As the holidays approached, two professors have developed a tool to asses the risk of contracting COVID-19 in various indoor settings and made it available for the public at large.
Titled the COVID-19 Indoor Safety Guideline, the interactive website, developed by Massachusetts Institute of Technology professors Martin Bazant and John Bush, provides calculations which estimate how many people can remain within an enclosed space, and for how long, before they are theoretically exposed to the virus.
Martin Bazant and John Bush, both professors at the Massachusetts Institute of Technology with backgrounds in fluid mechanics and mathematics, are endeavoring to advance mitigation guidance with a data-driven risk assessment approach.
In coordination with Kasim Khan, an energy consulting associate and recent college graduate, Bazant and Bush developed the digital simulation and included several factors, such as room size, ventilation, mask use and the number of people present, to help users determine the level of risk.
Users can specify values for each of these variables themselves, and the module generates risk assessments accordingly. It gives users an estimated period of time, in either hours or days, that differently sized groups of people could theoretically interact before contracting the virus, assuming one person is already infected.
“The safety guideline is simple enough to reveal trends and enable useful calculations, while maintaining quantitative relevance,” Bazant told Newsweek, noting that it helps to illuminate “the relative importance of using facemasks, good ventilation, low occupant density, soft speech, light activity, air filtration, and moderately high humidity, roughly in that order, as strategies to mitigate transmission.”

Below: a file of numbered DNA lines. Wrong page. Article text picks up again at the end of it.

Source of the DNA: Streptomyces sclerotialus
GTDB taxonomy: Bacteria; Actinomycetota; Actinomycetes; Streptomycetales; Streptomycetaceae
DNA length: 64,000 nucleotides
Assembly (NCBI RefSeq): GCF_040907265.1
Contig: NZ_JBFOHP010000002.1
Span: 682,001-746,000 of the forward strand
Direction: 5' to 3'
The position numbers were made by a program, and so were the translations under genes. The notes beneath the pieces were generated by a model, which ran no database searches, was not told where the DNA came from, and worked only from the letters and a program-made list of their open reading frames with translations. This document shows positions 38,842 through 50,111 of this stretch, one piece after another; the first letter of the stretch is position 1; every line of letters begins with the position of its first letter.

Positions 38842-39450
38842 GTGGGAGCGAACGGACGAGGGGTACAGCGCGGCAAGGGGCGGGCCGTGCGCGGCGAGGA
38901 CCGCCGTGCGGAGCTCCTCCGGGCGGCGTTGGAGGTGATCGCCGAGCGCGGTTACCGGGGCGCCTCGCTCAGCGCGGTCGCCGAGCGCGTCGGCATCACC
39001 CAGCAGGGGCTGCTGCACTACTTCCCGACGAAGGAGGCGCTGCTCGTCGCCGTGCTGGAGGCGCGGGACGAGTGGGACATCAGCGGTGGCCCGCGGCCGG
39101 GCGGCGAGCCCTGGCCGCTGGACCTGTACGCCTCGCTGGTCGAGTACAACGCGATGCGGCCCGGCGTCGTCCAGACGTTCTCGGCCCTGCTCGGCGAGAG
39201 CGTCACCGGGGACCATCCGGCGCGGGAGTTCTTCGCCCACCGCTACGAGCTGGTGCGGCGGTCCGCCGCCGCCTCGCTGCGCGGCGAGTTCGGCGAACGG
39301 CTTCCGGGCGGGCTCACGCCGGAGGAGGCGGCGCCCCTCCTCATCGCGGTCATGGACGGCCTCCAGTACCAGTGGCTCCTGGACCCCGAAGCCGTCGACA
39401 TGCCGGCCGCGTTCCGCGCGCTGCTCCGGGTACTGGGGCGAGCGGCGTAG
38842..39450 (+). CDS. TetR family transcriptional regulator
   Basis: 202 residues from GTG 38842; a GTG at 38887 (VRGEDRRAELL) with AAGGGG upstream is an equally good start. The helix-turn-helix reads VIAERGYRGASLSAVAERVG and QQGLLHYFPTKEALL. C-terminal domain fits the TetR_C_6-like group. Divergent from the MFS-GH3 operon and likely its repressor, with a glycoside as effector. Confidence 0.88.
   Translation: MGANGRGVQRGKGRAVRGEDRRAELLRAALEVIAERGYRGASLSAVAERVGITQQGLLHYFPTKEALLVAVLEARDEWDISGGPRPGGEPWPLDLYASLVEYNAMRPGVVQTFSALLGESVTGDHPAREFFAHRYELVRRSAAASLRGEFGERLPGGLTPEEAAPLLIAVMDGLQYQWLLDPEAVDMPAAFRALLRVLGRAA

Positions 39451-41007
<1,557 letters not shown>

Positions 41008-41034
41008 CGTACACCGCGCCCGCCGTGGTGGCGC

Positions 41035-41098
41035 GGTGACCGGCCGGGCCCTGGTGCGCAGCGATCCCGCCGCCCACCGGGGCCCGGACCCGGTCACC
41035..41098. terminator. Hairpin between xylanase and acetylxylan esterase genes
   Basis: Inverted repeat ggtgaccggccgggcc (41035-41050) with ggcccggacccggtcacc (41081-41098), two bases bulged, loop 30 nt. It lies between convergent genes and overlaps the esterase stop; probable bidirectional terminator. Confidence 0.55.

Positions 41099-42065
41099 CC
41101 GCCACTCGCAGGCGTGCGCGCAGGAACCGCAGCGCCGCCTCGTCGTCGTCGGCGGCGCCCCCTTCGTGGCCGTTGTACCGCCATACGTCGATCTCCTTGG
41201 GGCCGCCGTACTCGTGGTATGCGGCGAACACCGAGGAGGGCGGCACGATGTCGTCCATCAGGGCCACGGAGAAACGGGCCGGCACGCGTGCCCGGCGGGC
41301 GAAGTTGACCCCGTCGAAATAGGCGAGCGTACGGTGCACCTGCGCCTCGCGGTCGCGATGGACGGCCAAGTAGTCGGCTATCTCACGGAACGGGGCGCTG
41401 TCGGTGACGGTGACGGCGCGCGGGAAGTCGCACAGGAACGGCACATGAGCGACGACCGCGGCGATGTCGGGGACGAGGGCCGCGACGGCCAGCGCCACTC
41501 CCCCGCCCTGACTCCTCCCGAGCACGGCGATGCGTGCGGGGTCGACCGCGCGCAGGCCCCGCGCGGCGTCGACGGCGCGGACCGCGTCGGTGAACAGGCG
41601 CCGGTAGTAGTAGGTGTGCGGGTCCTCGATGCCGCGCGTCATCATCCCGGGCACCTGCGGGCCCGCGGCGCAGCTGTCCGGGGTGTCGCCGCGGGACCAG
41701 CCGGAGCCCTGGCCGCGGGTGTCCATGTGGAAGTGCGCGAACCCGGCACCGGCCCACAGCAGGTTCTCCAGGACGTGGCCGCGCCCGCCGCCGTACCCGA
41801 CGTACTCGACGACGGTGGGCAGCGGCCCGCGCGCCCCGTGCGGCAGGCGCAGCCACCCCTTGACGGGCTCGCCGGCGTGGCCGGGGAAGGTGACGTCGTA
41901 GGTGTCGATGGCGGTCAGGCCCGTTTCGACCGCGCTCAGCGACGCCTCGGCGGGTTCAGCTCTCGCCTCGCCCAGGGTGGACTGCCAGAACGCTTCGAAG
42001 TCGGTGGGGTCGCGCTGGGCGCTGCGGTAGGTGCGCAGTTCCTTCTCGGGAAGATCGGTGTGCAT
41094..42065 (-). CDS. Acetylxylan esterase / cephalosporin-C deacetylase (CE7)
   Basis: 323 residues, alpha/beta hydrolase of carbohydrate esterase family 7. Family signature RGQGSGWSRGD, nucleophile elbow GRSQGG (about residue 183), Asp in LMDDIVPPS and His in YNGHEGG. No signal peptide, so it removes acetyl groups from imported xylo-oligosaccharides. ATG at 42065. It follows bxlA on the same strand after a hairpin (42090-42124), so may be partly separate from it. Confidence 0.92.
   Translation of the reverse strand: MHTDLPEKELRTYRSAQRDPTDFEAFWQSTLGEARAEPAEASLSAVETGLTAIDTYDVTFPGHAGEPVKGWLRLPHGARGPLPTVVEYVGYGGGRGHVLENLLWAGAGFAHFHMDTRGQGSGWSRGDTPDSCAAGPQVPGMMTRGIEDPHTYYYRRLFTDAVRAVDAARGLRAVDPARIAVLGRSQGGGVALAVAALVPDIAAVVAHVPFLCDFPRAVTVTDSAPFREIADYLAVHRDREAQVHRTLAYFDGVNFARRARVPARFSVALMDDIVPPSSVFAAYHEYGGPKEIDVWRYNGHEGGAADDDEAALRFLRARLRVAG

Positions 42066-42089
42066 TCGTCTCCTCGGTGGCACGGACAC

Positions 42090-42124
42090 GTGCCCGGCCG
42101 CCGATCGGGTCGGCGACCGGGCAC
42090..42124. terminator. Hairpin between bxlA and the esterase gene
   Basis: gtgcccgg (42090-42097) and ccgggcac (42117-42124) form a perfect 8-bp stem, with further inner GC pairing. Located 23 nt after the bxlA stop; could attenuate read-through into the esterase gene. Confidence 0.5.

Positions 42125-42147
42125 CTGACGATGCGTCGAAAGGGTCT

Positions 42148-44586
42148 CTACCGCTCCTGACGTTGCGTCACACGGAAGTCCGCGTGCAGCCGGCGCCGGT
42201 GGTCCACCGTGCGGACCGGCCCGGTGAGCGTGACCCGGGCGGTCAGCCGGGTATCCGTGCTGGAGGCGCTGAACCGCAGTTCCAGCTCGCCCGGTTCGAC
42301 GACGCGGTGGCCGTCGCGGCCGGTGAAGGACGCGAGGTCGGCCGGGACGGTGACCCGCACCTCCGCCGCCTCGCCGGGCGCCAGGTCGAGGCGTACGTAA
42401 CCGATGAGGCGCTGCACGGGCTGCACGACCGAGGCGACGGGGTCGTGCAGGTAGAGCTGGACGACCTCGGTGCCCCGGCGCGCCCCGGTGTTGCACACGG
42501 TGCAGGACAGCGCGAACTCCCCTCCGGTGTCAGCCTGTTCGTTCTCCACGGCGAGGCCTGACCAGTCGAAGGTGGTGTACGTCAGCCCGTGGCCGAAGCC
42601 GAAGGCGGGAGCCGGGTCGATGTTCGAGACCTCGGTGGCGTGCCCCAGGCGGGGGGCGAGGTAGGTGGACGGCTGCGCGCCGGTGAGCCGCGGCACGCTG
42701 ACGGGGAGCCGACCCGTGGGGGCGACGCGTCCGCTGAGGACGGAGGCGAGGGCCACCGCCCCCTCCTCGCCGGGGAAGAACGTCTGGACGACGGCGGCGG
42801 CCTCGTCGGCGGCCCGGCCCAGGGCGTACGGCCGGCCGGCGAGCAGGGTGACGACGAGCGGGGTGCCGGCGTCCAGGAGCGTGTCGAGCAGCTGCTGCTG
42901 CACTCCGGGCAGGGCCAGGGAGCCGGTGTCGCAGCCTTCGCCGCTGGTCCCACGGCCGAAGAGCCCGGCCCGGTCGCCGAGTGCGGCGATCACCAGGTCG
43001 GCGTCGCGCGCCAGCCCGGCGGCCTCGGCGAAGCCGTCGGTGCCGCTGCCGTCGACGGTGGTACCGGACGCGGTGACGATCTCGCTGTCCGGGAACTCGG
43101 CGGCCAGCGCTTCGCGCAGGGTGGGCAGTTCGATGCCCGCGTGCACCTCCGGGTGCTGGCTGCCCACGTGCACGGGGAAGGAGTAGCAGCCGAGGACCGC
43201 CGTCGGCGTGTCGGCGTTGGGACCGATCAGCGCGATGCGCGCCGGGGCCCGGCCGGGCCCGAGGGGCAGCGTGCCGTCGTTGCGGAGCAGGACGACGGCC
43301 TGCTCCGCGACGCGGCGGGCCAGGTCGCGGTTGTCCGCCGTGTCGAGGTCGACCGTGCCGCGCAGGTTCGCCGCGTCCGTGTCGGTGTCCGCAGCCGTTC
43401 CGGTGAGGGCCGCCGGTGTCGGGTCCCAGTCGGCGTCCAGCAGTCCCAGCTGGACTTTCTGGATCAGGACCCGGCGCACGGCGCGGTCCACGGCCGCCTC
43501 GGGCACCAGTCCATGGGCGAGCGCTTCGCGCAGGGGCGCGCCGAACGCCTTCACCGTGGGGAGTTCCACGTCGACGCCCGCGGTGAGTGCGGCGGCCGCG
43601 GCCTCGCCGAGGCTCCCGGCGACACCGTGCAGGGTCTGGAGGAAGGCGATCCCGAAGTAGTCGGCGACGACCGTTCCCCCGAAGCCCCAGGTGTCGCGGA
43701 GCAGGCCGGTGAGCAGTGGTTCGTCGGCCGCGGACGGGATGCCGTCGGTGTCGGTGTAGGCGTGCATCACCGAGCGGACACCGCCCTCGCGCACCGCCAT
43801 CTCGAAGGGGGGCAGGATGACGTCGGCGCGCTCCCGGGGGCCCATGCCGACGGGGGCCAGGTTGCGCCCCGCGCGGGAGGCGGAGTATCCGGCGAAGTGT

The app is gaining public attention as coronavirus transmission runs rampant across the U.S. In December, the country is diagnosing cases, admitting hospital patients and recording fatalities at daunting rates. The onset of colder temperatures poses new threats for further proliferation of COVID-19. People are congregating indoors, where risks of contracting the virus are higher, especially during a season that, experts say, lends itself to elevated transmission on its own.
Public health authorities offer a number of mitigation tactics aimed at reducing the spread of COVID-19, championing face masks and six feet of physical distance as some of the most effective measures. And one health experts told Newsweek that while the digital tool can serve as a guide for individuals during the pandemic, users should not consider the results obtained as absolute.
The risk assessment app does not account for situations in which none of the individuals present are wearing face masks. In an FAQ section that appears beside the simulation itself, creators point to “an additional risk of short-range transmission” of COVID-19 when neither masks nor face shields are worn. They estimate this additional risk in a scientific paper that is also published, but currently undergoing peer reviews.
Bazant and Bush determined the module’s parameters after analyzing a handful of super-spreader events that took place across the world during the earlier part of the pandemic. It is fundamentally rooted in the idea that COVID-19 predominantly spreads through airborne transmission, a conclusion that Bazant told Newsweek became evident during the research process.
The consistency of their results, Bazant said, “provides strong support to the already overwhelming evidence for airborne transmission as the dominant mechanism for spreading [COVID-19],” he said.